G.Skill's first SandForce controlled SSD hit our lab prior to Computex and SandForce's MP2 update. With MP2 and Computex a couple of things happened. More companies were given the opportunity to use the high IOPS programming and consumer class over provisioning became mainstream.
The first SandForce SSD we tested, the Corsair Force, shipped to us with the 4K High IOPS programming and several other drives have come in since then. Some companies have made claims with the High IOPS programming while others simply use it as a box to check on their specifications list. For the most part, all have shared the same performance graphs but other than a couple of synthetic benchmarks we haven't found any real world performance increases from this special programming. With that in mind we aren't all that impressed with check boxes that don't equate to real world results.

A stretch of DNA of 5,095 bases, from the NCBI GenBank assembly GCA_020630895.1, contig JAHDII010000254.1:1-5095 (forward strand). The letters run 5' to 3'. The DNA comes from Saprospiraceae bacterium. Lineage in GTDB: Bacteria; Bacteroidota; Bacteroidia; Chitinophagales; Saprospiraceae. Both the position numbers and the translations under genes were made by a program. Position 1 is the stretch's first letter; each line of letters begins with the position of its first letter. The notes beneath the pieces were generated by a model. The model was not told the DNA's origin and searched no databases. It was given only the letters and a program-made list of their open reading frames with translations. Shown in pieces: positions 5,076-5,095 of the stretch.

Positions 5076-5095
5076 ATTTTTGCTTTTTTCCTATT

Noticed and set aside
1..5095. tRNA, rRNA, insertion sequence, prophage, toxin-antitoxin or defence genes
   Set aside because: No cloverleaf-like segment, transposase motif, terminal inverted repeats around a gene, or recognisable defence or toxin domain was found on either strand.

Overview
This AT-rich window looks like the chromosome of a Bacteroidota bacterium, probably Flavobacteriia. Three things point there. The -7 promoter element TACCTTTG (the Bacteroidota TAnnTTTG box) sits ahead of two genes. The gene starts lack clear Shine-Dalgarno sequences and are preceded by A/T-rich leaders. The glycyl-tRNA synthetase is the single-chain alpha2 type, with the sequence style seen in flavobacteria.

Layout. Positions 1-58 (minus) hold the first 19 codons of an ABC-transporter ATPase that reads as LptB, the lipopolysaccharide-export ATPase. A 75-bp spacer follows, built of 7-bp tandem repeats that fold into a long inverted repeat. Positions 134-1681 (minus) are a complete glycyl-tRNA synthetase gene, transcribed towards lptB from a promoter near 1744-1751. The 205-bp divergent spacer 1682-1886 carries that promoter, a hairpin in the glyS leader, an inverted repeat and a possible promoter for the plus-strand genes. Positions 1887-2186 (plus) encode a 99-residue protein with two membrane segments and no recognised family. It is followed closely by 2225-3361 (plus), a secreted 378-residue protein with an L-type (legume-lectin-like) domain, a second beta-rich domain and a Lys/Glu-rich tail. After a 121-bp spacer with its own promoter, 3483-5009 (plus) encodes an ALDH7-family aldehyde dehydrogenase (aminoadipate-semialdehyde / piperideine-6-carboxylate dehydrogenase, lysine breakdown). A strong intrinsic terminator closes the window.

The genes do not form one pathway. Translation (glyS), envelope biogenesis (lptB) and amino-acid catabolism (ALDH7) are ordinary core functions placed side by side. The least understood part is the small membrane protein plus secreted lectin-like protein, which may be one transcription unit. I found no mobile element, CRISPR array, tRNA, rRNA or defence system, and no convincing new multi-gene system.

The other major change that hit with MP2 was something that we could all use: more capacity available to the user. This was the feature that we were all excited about. Since SandForce designed their controller all of the available space for background tasks making the space available didn't impact performance unless the drive is nearly full. Even then, the drive is very fast but now users have the opportunity to fill that space with data.
G.Skill, building on the foundation of the Phoenix, now has their second revision available: the Phoenix Pro. There have been quite a few changes made to the Phoenix Pro; some of which we really like and others we didn't like with the first Phoenix.
Let's take a look at the changes that make the Phoenix Pro superior to the Phoenix and see what kind of performance we were able to get out of our sample.
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